Wednesday, October 3, 2012

TEEM Presentation Available.

Yesterday I had the opportunity to give a presentation at the National Society for Histotechnologists at their Annual Meeting in Vancouver.  This was the second time that NSH as met in Canada.   This was a good time to have a meeting in Vancouver.  I don’t know what is and what is not a manifestation of climate change, but this has been one magnificent late summer and fall in British Columbia.  

The meeting had by my estimate maybe 700 attendees (?) with a nice group attending my presentation on Costs of Poor Quality with a focus on TEEM impact factors.   If you have visited here before, TEEM describes the impacts and consequences of error in terms of Time, Effort, Energy and Money, where effort describes physical strain and Energy describes mental stress.

This was my first oral presentation on the concept of TEEM impact on Quality.  It describes the impacts of Effort and Energy on medical laboratory error.  

I started with the argument that most laboratory errors are the result of slips and distractions, and sometimes poor judgements.  But these don’t just happen in a vacuum.  Sometimes, stressing and straining systems factors like noise and crowding and workflow increase the likelihood of error.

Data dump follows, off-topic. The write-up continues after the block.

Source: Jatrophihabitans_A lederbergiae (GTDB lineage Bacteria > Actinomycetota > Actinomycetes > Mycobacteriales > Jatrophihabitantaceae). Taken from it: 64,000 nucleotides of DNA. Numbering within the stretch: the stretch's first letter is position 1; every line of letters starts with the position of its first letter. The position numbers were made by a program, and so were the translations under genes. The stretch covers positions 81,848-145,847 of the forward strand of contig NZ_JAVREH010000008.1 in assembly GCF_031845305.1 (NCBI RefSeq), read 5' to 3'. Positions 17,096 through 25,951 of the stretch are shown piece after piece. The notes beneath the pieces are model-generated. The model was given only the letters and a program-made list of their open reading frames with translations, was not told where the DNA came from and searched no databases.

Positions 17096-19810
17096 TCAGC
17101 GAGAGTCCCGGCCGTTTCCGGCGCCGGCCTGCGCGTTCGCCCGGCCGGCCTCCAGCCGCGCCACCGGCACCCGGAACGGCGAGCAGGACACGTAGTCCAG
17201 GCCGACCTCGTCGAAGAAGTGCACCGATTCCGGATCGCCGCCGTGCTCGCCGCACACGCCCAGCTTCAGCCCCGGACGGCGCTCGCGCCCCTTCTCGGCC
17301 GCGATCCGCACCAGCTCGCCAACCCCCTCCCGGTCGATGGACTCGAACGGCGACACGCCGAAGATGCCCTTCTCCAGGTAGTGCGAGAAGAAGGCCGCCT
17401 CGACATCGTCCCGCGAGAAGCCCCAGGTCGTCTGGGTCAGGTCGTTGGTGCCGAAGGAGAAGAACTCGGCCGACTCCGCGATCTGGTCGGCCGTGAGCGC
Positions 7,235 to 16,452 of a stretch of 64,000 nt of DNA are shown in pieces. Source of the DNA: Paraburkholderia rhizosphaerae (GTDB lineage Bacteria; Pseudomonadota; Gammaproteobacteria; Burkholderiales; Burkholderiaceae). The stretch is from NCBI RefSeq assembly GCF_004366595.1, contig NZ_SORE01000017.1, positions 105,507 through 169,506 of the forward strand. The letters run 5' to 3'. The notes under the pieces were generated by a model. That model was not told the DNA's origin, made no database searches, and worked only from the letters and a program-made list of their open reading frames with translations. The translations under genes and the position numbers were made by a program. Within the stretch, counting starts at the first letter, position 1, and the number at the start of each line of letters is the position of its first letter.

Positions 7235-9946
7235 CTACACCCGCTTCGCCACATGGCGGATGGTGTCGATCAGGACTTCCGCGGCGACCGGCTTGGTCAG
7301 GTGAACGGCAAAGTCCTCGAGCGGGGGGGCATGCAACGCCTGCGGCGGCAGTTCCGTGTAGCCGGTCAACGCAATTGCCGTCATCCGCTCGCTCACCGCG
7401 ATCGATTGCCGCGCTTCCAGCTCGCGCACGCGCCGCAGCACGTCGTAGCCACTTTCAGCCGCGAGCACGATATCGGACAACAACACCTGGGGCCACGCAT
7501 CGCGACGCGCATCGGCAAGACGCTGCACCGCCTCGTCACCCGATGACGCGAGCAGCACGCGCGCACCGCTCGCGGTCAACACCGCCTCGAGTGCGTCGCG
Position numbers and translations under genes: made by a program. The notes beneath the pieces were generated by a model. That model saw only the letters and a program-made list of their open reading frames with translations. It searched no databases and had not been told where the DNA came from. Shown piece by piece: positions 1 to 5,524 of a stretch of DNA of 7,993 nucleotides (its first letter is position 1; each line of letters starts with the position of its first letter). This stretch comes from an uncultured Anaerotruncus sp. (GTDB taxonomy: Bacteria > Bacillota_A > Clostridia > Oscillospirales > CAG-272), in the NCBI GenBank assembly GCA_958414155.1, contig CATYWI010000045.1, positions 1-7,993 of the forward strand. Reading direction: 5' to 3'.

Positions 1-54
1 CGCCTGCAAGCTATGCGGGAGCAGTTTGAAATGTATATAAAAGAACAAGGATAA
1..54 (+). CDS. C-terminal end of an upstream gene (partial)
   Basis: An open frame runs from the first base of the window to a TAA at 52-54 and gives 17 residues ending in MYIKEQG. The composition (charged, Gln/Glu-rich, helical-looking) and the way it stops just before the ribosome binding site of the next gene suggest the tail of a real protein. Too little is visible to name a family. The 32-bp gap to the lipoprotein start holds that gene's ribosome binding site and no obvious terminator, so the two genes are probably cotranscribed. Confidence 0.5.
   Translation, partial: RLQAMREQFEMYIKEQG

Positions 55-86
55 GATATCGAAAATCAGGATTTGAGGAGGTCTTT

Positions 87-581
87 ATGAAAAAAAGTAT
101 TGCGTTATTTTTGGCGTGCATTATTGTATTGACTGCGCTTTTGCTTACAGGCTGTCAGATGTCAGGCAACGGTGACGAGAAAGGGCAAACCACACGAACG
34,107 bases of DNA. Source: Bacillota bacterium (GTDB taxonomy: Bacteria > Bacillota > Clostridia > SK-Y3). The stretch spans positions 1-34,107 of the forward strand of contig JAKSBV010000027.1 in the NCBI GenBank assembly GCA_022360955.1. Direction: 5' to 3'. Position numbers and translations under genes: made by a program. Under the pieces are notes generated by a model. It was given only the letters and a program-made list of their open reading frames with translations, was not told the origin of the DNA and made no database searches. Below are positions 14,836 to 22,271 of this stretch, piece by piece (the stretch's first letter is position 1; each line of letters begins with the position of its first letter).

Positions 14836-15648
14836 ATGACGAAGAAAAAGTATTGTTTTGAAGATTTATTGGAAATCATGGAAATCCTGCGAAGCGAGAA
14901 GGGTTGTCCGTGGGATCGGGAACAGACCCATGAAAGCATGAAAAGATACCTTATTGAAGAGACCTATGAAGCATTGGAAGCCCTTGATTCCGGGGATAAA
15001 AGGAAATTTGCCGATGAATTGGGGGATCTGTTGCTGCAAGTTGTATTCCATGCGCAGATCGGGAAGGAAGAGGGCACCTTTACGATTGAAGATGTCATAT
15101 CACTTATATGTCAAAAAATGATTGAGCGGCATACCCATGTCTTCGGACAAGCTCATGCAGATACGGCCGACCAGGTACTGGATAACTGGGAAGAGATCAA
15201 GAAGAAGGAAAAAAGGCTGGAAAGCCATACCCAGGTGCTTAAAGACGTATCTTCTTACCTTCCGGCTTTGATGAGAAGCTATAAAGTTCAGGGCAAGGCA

In addition, I drew on the literature from laboratory safety.  An old and small but very insightful study by G. Briggs Phillips on the human factors associated with laboratory accidents [ see: Laboratory Safety: Principles and Practices, published by ASM Press in 1986] pointed out that attitude and situation  impact the risk of error and accidents significantly.

My central point was that underlying factors that cause stress and strain can increase the likelihood of error that gets described as a human foible or slip, but slips often increase the level of stress and strain which in turn increases the risk of error.  What I have added is some scales that can (once validated) be used as measures of stress and strain, that the astute manager will be able to apply as an indicator of rising risk for error.

Brilliant?; no.  Inventive?; no.  But I think it has the potential of being a good example of an innovative tool for Quality and Risk managers.

I promised the attendees of the conference that I would post the presentation on-line in lieu of giving a handout.  (I hate giving handouts.  They are expensive, and always distracting, and usually end up in the proverbial round file.)

For those interested, you can see the presentation at:

Invite comments.

I have re-activated my Twitter ® account.  @Qualitology for a number of reasons which I will explain later. 

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